The mahogany wood back goes really well with the black cherry front. And the maple neck and rosewood fingerboard give excellent playability. The cutaways allow for awesome high fret access.

I also like how you can tweak the volume and tone control with the 3 way toggle switch.

If you’re a bit uneasy about spending this much money on a guitar (it’s more expensive than some of the other ones I’ve shown you), it might put you at ease to know that it comes complete with a lifetime guarantee.

They also have a version for left-handers.


  • Stunning look
  • X-Jumbo frets
  • Frets aren’t fanned


  • A little pricier than others


Here’s another great guitar from great brand Schecter.

To look at, it’s very similar to the JS Series Dinky Arch Top JS22-7 I showed you earlier.

Unfortunately, it’s not quite as affordable as the JS22-7, but once I describe it to you, you may decide it’s worth the money.

It’s basically built for metal and hard rock. It has a long, 26.5” scale, an inch longer than is normal, so you get much better low-end sound. Plus at the same time, the cutaways allow for amazing high fret access. Great contrast.

It has a thin neck profile and extra jumbo frets which make it really easy to get your fingers where you want them.

Rather than a poplar wood body, this baby has basswood instead. This is good because it tends to dampen sharp highs and soften them too.  

Plus being basswood it’s quite lightweight. Basswood is usually associated with mid priced guitars like this but is sometimes used for more high end guitars too.


  • Classic electric guitar look
  • Long, 26.5” scale for low end sound
  • Thin neck profile & extra jumbo frets
  • Basswood body to dampen highs


  • This isn’t a budget guitar, more mid priced


If you can’t tell already, I’m kinda a fan for the Schecter brand when it comes to 7 string electric guitars.

The Hellraiser C-7 is an amazing guitar. Unfortunately though, it does cost a pretty penny. In fact, if my math is right, it’s about 5 times the price of my number 1 pick, the JS Series Dinky Arch Top.

If you’re dubious about spending so much money though, take a look at the customer reviews - players just love it.

To look at it, it’s very similar to the Schecter Omen Extreme-7, with it’s black cherry solid body, and same neck profile. But there are some notable differences and that includes the wood (mahogany not basswood), and the gothic cross inlay on the fretboard.  

Plus the C-7 has bigger frets. And it has a long 26.5 inch scale, which as I said earlier, is good for getting better low-end sound.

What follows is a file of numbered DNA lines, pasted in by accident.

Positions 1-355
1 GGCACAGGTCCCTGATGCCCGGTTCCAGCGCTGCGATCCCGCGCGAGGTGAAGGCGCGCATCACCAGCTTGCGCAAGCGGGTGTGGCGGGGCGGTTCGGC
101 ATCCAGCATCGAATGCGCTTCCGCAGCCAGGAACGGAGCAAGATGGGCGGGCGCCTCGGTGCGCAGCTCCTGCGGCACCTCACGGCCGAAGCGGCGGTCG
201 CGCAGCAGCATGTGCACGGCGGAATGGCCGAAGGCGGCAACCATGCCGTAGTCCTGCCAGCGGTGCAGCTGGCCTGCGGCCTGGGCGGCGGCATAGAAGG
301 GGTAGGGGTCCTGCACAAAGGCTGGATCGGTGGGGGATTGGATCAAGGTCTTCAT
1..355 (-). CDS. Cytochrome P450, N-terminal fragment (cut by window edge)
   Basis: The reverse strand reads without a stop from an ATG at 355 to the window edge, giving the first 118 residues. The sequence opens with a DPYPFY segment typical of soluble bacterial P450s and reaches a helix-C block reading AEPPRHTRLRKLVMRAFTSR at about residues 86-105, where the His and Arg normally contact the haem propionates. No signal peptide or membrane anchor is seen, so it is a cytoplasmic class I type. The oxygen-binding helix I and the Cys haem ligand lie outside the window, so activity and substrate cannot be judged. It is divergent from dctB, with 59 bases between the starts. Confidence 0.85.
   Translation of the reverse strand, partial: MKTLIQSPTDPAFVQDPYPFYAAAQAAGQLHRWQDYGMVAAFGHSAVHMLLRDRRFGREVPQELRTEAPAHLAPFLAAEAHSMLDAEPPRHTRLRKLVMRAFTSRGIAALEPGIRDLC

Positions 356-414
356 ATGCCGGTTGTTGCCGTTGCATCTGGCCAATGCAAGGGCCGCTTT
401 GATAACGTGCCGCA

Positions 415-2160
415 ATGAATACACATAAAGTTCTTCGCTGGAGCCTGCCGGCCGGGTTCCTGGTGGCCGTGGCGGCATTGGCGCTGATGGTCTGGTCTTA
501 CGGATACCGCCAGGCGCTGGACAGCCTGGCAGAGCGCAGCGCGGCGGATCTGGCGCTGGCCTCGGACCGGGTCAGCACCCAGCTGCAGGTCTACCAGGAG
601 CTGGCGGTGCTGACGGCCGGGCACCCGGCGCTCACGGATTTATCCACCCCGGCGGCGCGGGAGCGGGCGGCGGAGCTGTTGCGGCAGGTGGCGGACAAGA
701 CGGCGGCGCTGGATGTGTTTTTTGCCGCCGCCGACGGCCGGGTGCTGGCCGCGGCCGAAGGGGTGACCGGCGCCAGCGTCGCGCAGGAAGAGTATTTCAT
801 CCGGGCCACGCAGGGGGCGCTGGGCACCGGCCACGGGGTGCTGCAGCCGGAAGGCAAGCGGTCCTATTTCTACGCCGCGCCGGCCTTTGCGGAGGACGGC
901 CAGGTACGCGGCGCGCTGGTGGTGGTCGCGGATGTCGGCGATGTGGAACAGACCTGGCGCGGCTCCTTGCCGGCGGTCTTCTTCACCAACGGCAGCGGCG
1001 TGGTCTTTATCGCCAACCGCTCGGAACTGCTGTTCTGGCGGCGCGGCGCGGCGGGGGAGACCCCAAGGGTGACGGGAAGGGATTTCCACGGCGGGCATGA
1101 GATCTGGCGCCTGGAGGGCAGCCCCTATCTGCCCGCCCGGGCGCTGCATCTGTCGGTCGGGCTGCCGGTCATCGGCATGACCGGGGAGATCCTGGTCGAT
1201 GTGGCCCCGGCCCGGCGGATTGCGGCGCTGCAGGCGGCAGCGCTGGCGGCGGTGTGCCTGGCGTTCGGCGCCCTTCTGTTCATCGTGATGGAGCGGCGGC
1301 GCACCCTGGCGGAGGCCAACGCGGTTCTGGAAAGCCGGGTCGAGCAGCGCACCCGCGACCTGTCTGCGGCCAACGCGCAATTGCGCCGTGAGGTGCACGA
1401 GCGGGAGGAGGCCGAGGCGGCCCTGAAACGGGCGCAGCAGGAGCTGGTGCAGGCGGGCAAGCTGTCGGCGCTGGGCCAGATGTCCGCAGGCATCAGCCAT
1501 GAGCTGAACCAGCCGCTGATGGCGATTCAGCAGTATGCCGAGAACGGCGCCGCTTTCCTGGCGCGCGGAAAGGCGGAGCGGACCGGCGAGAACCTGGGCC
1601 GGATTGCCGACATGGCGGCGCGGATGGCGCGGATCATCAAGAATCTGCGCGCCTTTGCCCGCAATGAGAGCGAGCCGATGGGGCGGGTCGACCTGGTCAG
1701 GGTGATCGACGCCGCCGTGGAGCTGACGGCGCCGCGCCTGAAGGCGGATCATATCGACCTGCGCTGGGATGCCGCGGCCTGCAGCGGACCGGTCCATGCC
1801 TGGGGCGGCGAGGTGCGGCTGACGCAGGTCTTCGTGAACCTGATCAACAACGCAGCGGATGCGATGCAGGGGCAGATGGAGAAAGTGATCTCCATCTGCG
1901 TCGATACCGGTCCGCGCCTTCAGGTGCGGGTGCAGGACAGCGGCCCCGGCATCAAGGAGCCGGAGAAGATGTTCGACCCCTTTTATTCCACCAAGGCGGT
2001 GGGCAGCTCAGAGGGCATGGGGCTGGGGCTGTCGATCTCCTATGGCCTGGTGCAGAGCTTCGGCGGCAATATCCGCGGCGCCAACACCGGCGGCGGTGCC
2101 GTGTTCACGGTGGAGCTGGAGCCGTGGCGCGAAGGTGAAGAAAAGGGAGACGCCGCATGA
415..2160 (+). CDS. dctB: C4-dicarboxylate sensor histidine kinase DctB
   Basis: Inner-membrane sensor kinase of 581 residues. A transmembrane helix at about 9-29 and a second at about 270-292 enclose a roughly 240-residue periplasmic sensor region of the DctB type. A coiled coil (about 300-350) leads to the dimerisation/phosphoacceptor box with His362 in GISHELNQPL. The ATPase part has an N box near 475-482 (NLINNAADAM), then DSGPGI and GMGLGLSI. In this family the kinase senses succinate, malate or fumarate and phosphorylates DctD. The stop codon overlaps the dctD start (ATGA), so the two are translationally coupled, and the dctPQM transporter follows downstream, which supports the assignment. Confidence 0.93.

Overall I suppose the Hellraiser C-7 is the easier of the two to play, and it’s a better showpiece.

It’s available in both right and left-handed versions, though the left-handed one may be easier to get hold of.


  • Looks amazing
  • Left-handed option
  • Long 26.5 inch scale
  • Big frets
  • Gothic cross inlay


  • Premium product at a premium price

7 String Guitar Buying Guide

First, here's a nice video I found that covers the 7-string basics:

Now I'll go over some other key points and common questions about 7-string guitars.

All about 7 string guitars

The standard tuning for 7 string guitars is: B E A D G B E. The high six strings are exactly the same as a regular 6 string guitar.

If you ignore the low string, it’s just like a regular six string guitar – just with a wider fretboard.

Why does that matter?

It means learning to play it is relatively easy, and anything you’ve learned to play on a six string, you can now play on a 7 string.

The big difference is of course the low B string (which makes it easy to play normal power chords across the bottom two strings).  You’ll soon get the hang of it.

Also 7 string guitars usually have fanned frets, where the frets are placed at an angle to give each string a different scale length. What fanned frets do is give guitars a longer scale length on the lower strings and a shorter scale length on the higher strings.  

Having fanned frets on a 7 string means you can get nice tight tension in the lower strings, and at the same time have lower tension in the higher strings.

What to look for in a 7 string guitar

One of the main things to think about when buying a 7 string is the shape of the neck.

Obviously a 7 string is going to have a thicker neck than a 6 string. 7 strings with thinner necks are usually a little more comfortable to play.